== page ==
other non-fiction about Palestine in the future. Another book that you may have
heard me talk about in the recent Stitch and Bitch that we did, is Beowulf - A
Modern Translation. I have
parked this book. I made it to around, I want to say the 50% mark again. I'm
about halfway through. Then I had to return the book to the library and now I
have an e-copy from the Hugo voter packet, that I can
finish the book from.
However, this month there's the Magical
Readathon and Space Opera September and I have work, so there's a lot going
on. So, I am pausing this book. But note, that I am still going to be finishing it
before the Hugo voting closes. So, just a heads up on that.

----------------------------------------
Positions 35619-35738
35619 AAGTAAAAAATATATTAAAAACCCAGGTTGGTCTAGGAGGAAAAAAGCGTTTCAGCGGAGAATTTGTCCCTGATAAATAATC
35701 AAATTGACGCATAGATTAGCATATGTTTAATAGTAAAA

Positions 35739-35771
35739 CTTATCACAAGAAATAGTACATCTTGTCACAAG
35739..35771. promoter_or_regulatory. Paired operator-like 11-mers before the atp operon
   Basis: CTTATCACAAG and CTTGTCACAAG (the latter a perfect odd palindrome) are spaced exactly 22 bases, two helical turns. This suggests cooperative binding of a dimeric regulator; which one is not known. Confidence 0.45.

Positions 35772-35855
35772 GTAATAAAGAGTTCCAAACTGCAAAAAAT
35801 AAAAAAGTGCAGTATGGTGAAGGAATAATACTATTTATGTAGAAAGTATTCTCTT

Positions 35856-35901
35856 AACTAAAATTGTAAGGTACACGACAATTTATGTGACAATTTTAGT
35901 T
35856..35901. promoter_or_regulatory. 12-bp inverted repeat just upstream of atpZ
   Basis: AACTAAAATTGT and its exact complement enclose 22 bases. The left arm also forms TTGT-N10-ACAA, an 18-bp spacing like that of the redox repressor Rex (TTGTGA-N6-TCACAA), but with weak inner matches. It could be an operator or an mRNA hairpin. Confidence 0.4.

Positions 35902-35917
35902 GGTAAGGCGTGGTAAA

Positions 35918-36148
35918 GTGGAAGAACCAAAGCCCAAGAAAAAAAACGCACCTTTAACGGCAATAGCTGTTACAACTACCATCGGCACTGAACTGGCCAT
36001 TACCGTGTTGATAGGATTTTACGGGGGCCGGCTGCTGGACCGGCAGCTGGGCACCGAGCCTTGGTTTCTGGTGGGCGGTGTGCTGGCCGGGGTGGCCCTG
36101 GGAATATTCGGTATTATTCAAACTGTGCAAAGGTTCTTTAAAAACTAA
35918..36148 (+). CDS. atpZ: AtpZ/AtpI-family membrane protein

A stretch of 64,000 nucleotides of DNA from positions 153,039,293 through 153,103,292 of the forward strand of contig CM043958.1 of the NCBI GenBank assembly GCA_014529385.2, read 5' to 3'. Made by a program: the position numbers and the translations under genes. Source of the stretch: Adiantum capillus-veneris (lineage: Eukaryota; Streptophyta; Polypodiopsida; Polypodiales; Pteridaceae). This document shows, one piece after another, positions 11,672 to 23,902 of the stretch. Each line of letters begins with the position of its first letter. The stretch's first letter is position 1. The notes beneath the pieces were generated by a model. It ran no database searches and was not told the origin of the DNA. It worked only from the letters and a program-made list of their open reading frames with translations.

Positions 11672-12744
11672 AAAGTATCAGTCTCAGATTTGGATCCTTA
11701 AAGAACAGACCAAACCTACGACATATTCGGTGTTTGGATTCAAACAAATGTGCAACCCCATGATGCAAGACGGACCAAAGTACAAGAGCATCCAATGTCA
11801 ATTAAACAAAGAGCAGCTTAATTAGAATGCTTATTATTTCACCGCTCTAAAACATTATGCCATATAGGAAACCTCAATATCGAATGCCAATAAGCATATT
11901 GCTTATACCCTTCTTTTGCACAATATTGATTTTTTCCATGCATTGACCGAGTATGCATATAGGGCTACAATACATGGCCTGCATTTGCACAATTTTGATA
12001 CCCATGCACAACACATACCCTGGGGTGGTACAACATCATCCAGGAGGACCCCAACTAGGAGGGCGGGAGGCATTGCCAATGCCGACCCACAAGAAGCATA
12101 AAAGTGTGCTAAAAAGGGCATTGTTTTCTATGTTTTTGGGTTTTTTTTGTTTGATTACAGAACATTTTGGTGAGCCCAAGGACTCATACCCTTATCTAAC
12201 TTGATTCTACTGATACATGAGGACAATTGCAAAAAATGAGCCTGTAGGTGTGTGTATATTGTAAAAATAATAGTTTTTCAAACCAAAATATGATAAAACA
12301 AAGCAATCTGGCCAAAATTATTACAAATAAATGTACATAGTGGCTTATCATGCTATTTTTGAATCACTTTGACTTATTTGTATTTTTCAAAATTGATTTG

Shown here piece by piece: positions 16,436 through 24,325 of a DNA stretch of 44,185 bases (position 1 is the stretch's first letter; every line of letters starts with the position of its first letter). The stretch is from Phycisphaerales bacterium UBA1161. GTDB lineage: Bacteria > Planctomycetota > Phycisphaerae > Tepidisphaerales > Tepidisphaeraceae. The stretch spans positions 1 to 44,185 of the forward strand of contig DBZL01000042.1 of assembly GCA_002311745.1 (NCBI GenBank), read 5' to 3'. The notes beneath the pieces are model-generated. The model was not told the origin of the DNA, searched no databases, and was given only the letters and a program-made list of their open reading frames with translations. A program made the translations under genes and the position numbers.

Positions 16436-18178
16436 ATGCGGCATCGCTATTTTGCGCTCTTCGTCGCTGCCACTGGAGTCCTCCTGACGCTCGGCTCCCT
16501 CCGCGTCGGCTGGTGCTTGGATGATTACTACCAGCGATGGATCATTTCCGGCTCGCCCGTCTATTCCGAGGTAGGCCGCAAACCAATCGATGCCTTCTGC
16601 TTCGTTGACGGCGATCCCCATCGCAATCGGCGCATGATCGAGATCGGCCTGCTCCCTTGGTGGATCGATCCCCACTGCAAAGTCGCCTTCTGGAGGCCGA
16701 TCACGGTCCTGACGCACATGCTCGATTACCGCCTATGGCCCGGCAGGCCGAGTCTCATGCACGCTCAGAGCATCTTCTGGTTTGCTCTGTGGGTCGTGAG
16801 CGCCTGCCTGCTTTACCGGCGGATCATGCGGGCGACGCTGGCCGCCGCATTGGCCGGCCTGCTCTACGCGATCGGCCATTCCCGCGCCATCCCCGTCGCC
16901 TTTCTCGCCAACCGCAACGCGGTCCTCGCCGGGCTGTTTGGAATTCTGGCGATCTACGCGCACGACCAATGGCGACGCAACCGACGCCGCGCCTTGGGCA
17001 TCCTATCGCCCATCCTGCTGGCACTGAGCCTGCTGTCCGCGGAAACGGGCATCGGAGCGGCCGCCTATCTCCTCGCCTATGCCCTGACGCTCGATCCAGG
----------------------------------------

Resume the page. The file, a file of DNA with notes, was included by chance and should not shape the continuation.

And finally another book
that I DNF'd is Unraveling by Karen Lord.
And this is more of a "not for now" sort of book, because
it's basically this idea of an urban fantasy,
inside sort of like a corporate, judicial system kind of thing
with lots of fantastical elements. And I just
am a sucker for that kind of thing, where there's a lot of like bureaucracy and
office shenanigans, but there's fantastical elements.
So, I want to read it, but I just wasn't in
the right headspace for it in August, so I returned
it to the library. And maybe I will read some other book by Karen Lord first and
see if I like her writing in another setting, and then go back to
Unraveling. But yeah, those are all the books that I
DNF'd. Next up I read volumes 14, 15 and 16 of
Berserk by Kentaro Miura. Basically Eclipse is now over.
We have now gotten past the extended flashback sequence, that was the whole of
Guts' past and are back to the present timeline,
where the series started from. And Guts is back on the road, killing
demonic apostles. And
I really liked these volumes. I gave them pretty... Like I gave volume 14, four stars,